Oil slick spotted days after Saudi tanker sabotaged

Satellite images show Saudi tanker damaged off the coast of the UAE in mid-May appears to have leaked a trail of oil
Oil slick spotted days after Saudi tanker sabotaged
Saudi Arabias Energy Minister Khalid al Falih.
By AFP
Sat 25 May 2019 12:11 AM

A Saudi tanker damaged off the coast of the United Arab Emirates in mid-May appears to have leaked a trail of oil, satellite images released on Friday show.

Radar satellites operated by the Finnish company Iceye photographed the vessel Amjad on May 14, two days after it and three other ships, including another Saudi tanker, were mysteriously sabotaged in the Sea of Oman.

Neither Saudi Arabia nor the UAE, both close allies of the United States, have yet given details on the exact nature of those attacks, which come amid heightened tensions between Washington and Riyadh's arch rival Tehran.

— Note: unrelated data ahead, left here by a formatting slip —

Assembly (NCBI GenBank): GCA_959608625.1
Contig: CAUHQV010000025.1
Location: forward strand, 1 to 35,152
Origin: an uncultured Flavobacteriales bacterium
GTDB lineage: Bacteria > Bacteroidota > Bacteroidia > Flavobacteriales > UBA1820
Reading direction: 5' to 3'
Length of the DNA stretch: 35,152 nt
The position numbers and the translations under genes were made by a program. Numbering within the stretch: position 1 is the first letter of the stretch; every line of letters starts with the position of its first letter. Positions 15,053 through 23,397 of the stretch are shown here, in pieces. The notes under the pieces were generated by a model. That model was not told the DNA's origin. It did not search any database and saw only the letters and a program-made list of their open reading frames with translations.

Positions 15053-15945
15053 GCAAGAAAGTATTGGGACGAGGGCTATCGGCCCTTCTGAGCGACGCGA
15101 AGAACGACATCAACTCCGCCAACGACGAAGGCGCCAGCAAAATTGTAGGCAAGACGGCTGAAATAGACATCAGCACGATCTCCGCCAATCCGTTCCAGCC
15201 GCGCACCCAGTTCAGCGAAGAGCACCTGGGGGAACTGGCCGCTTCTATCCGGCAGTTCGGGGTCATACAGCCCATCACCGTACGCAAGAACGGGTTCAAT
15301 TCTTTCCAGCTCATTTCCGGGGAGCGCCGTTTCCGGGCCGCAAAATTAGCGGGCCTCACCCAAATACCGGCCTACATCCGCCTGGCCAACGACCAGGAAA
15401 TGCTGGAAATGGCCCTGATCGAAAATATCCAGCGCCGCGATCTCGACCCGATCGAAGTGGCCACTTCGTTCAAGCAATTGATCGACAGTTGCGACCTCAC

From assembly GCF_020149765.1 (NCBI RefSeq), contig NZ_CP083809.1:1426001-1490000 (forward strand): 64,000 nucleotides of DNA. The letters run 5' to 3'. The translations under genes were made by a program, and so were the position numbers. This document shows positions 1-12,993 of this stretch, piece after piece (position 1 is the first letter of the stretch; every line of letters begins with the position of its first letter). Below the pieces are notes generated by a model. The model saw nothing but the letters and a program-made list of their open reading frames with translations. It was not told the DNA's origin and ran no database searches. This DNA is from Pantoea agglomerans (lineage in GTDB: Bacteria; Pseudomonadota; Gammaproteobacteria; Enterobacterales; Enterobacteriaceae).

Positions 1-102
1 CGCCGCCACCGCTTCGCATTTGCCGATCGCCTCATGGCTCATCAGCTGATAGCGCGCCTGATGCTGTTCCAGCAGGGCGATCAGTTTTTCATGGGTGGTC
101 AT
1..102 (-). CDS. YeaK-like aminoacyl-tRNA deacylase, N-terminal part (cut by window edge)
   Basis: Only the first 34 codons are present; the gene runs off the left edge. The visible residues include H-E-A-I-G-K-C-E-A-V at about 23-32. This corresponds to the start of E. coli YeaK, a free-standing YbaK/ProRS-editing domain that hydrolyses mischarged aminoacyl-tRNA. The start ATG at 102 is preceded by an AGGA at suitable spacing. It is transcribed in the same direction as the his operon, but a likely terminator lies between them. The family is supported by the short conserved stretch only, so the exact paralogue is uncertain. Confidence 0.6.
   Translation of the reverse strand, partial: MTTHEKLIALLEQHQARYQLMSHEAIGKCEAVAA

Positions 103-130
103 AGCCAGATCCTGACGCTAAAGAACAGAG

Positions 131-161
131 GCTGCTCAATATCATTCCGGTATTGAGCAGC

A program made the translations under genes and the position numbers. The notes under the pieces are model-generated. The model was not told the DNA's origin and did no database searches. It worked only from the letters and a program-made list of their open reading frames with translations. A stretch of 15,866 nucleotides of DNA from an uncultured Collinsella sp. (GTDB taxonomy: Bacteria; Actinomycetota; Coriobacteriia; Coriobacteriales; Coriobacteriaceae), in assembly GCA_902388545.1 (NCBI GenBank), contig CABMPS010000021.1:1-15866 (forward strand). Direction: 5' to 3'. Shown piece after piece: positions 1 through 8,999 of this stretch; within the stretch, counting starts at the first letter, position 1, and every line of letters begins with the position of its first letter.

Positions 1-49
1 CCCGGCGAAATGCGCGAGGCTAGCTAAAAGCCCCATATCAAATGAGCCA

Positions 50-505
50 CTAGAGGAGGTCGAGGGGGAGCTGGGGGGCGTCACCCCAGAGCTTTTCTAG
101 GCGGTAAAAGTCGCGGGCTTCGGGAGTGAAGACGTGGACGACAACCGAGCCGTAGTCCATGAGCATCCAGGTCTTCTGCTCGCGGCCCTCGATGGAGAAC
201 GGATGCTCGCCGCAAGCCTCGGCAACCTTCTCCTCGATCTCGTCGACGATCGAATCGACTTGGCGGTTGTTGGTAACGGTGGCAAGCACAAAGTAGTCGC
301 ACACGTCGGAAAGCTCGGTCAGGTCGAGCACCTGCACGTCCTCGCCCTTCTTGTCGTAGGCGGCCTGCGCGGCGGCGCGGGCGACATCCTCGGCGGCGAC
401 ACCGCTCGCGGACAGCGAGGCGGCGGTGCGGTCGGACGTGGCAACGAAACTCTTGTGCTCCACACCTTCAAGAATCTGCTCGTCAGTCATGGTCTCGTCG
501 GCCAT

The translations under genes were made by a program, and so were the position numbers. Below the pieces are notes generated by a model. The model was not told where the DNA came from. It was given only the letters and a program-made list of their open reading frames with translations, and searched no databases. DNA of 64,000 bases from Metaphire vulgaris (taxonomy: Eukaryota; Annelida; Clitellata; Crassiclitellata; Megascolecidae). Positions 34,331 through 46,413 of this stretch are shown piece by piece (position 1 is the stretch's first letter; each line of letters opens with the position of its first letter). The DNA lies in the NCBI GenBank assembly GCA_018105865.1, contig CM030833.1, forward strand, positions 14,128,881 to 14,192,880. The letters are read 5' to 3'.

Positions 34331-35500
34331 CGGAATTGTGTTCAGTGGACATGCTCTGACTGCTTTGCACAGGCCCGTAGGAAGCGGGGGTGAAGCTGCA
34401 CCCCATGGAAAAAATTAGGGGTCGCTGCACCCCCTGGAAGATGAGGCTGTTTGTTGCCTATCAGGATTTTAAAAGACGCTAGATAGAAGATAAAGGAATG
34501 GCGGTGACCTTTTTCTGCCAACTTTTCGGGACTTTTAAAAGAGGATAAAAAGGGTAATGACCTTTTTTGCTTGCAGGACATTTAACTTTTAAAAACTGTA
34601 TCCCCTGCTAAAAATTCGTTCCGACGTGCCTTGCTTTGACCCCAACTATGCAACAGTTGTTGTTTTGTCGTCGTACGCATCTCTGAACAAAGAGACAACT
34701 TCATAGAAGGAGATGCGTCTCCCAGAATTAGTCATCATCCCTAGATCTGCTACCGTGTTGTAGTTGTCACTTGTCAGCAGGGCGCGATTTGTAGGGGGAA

"There is a trail of oil that is on the surface of the sea," Iceye's vice president Mikko Keranen told AFP.

"The trail is linked to the vessel Amjad and we have had a third party verify that for us," Keranen said, adding that images taken by the European Space Agency satellite Sentinel-2 also seem to confirm the presence of oil around the ship.

Saudi Arabia's Energy Minister Khalid al-Falih said after the attack there were no casualties or any oil spill from the tankers.

The oil in the pictures could be fuel from the engine.

The strikes on the ships were followed two days later by drone attacks on the key Saudi east-west oil pipeline, which Saudi Arabia denounced as an attack on the security of the world's oil supplies.

Yemen's Huthi rebels claimed responsibility for the strikes and said they were a response to "crimes" committed by Saudi Arabia and its allies during more than four years of war in support of the government.

The Saudi cabinet called for "confronting terrorist entities which carry out such sabotage acts, including the Iran-backed Huthi militias in Yemen."

Saudi Arabia, the world's largest exporter of oil, currently pumps around 10 million barrels per day (bpd) of which around seven million bpd are exported.

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